The judges stated that the move had stripped Cosby of his Fifth Amendment rights twice over, harming him in the civil action and damning him in the criminal one.
They not only vacated his conviction but ensured that he would never again be prosecuted on charges relating to Constand.
Thwarted DA Steele has dismissed the Supreme Court decision as one based on, 'a procedural issue that is irrelevant to the facts of the case.'
When Cosby entered prison, he weighed 215lbs. He now weighs 173lbs and, Wyatt said, Camille is determined to fatten him up. Cosby is seen looking worse for wear in his 2020 mugshot (right) compared to his 2018 mugshot (left)
Wyatt believes that prison saved Cosby's life, because it was during his time behind bars that doctors' concern over his soaring blood pressure led to the discovery of a 90 percent blockage in both his right and left carotid arteries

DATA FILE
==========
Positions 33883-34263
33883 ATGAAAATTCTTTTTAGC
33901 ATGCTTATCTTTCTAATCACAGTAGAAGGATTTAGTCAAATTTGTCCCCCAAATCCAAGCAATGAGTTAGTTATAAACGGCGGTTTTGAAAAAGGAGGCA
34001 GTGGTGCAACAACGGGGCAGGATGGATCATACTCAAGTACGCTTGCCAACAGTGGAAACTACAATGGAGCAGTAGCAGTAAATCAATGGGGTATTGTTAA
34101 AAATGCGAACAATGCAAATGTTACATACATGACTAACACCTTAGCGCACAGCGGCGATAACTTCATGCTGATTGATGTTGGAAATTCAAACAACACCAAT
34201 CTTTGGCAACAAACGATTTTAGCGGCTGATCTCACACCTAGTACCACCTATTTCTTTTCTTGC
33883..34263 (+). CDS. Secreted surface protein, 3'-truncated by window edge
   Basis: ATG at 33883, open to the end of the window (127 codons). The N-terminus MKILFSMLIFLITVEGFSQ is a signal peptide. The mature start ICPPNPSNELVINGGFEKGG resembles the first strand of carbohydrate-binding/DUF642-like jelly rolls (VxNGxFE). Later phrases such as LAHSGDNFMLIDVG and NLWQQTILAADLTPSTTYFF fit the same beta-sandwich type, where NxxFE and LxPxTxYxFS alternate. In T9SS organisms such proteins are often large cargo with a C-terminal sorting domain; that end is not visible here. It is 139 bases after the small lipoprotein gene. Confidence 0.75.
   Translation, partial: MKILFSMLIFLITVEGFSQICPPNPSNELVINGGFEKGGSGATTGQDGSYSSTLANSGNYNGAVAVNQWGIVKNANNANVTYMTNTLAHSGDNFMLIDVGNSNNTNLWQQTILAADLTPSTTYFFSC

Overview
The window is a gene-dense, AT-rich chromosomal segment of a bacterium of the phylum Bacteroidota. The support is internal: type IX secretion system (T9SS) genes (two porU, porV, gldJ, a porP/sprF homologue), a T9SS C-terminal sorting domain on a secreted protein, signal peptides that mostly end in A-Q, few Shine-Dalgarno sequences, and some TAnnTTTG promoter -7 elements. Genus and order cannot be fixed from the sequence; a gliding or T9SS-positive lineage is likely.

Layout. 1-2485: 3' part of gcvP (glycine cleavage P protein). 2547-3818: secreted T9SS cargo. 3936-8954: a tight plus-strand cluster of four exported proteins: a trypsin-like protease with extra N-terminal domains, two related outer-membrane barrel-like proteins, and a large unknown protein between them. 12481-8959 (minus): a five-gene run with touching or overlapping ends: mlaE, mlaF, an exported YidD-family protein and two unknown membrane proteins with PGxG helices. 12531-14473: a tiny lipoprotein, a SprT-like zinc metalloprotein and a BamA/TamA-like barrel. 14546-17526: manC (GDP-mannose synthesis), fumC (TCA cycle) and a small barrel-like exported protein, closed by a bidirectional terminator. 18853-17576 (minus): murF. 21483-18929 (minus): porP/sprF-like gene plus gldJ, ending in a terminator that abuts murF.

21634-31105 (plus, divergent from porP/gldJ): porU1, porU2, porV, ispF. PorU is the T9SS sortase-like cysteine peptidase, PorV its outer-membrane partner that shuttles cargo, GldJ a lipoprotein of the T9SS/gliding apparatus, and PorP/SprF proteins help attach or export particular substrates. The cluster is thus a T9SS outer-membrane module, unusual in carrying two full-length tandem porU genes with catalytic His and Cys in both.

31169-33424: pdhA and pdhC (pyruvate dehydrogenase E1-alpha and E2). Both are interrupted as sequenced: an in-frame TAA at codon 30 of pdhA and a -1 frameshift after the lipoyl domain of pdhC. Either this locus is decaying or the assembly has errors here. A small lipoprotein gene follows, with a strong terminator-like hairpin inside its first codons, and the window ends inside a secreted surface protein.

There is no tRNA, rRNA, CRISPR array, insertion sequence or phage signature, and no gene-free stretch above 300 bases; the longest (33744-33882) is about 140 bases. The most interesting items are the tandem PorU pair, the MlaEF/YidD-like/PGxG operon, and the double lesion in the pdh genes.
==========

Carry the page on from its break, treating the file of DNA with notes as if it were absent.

Today Wyatt pushed back describing Steele's conduct as an 'egregious abuse of [Cosby's] constitutional rights and due process.'
He said, 'The constitution is not a technicality…it was not given to us as a suggestion.'
And, where some have sought to draw a distinction between legal and moral guilt suggesting that being cleared of one does not equate to absolution of the other, for Cosby and his team the Supreme Court decision is nothing short of total vindication.
Wyatt said, 'Look this man at 83 years old is [physically] and mentally strong. I always say that prison didn't break Mr. Cosby. Mr. Cosby broke prison.'
Cosby refused to participate in any courses for the rehabilitation of sexual predators despite the fact that he would only be eligible for parole if he did so.
Now Wyatt said, 'I think that was a strong message to the Pennsylvania State Supreme Court.'
Wyatt said that Cosby was 'pressured every day' to sign papers conceding to the program. But, he said, 'Mr. Cosby was steadfast.'
He modeled himself on Nelson Mandela, Wyatt said, a man whom he met many years ago. The way Wyatt and Cosby see it he was a political prisoner too with his prosecution carrying undertones of racism in the desire to bring him down.
Cosby was prepared to serve out his time – a sentence of up to ten years – in SCI Phoenix's general population rather than take any step towards accepting guilt.